Let’s cut to the chase

So let’s cut to the chase.  If you really want to know more about meditation all you have to do is Google single- or double-word-search on the subject.  My Google “mediation” word search today yielded 151 million results, and “meditation benefits” about 9.5 million.  You’re spoilt for choice really!

I had a quick trawl through a handful of sites.  The information ranged from definition and benefits of meditation to explanations and claims about favourable scientific evidence.  Some of the information was well-informed, and much of it entailed speculation or lack of a full understanding of the current scientific evidence.  Mostly however, the information is positive and peppered with anecdotal accounts.  This is not a bad thing at all.  There is however, a gap in the information.

In all the time I have educated, delivered training, or carried out research in this field, I have found that everyone starts off feeling eager and excited, only to hit, what I call, “the resistance wall”.  The resistance wall is a mental wall upon which people write over and over again what’s wrong or not working for them.  The resistances cited range from not being able to find a suitable time to practice, to falling asleep, and/or plain old impatience.  Most times this leads to giving up within the first month of practice or struggling through it determinedly.  Both responses are unnecessary, and the later, a painful experience!

Whatever the resistance, it can be dealt with easily under the guidance of a good teacher.  In the initial weeks of meditation the body and mind is adjusting and acclimatising to the experience of new wave patterns, and reduced activity in a part of the brain called the orientation association area (OAA).  The OAA, as the name suggests, helps determine our position in time and space.  More on this, in a future blog.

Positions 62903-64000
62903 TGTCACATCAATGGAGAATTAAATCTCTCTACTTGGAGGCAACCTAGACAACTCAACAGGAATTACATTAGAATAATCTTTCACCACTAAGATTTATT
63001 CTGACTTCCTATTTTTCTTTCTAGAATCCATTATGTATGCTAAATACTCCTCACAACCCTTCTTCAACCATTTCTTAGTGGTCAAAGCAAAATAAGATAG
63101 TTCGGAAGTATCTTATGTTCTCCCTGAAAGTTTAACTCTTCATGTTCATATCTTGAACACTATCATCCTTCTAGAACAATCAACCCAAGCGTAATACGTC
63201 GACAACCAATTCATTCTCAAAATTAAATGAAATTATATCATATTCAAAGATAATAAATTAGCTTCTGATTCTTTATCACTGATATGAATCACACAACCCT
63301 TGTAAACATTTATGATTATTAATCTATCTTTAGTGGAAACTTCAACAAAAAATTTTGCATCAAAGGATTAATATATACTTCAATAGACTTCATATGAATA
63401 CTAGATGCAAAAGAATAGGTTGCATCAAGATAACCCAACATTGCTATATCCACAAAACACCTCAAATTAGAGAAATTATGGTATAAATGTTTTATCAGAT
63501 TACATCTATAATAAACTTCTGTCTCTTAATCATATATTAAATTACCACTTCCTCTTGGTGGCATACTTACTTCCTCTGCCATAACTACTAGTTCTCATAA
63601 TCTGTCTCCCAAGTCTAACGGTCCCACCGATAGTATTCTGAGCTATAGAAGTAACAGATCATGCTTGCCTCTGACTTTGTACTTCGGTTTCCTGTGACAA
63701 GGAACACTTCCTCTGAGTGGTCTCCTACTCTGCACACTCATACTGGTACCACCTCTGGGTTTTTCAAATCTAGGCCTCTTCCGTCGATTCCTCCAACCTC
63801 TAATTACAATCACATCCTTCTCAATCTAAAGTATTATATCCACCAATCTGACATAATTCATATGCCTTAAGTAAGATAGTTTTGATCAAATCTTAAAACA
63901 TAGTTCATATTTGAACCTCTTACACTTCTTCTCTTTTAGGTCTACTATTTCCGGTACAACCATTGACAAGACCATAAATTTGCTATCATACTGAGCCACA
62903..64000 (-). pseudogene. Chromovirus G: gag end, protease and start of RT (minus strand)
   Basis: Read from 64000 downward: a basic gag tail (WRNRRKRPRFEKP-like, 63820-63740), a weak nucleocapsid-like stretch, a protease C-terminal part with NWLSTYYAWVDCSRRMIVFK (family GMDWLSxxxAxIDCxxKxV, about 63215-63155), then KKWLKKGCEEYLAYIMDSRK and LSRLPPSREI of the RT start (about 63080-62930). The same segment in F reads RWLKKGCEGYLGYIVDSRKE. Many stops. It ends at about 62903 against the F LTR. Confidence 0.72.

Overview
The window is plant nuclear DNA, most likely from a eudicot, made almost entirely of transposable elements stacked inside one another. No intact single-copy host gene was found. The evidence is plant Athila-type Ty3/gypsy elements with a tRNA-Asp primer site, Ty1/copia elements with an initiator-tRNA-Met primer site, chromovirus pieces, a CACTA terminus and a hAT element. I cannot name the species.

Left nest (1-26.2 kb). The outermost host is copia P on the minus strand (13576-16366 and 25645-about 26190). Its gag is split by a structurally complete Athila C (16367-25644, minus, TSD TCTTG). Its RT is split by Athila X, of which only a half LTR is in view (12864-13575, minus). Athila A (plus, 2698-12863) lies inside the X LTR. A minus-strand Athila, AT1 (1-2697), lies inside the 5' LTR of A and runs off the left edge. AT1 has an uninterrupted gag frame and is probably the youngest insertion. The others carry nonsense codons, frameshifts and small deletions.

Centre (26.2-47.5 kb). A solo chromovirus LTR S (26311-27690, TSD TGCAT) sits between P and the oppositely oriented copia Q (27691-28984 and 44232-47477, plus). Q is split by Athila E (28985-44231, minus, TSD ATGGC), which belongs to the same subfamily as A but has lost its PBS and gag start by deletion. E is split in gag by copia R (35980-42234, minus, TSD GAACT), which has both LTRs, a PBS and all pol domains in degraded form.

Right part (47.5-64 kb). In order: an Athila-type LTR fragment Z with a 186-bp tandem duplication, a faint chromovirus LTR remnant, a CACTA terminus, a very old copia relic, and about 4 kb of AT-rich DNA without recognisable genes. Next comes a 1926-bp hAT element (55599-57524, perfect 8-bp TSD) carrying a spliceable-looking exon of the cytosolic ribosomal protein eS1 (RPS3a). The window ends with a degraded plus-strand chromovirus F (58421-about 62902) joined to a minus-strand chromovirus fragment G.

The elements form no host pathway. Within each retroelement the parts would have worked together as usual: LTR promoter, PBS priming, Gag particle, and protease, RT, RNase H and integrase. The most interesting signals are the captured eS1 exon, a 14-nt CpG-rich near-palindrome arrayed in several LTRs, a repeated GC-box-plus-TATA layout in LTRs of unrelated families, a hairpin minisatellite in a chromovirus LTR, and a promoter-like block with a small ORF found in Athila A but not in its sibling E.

Several questions arise for the beginner. What is the best time to meditate?  How long should I meditate for? What are the different types of meditation?  Which type is best for me? What are the effects of switching between different types of meditation?

To put your mind at rest – no pun intended – your meditation does not have to be a full-on, sitting, 20-minute practice from day one.  You can start off by priming your capacity to focus where you are right here, right now.  You could just choose to become aware of the many sounds around you, and then focus on one particular sound that you feel you can comfortably bring your attention to.  Just stay listening for it.  You’ll find that it is not a difficult thing to do. Quieting your thoughts and focusing on a single stimulus is far easier than you imagine!

This in essence, is what meditation is about.  Ease.  Focus.  Flowing attention on purpose.

Whilst complex cognitive and biological processes occur during the practice of meditation, keeping your practice simple and uncomplicated is a wonderful way to begin. Most of all, be playful with it and enjoy the quiet and not so quiet mind-time, for they are both aspects of a spectrum of concentration and focus.


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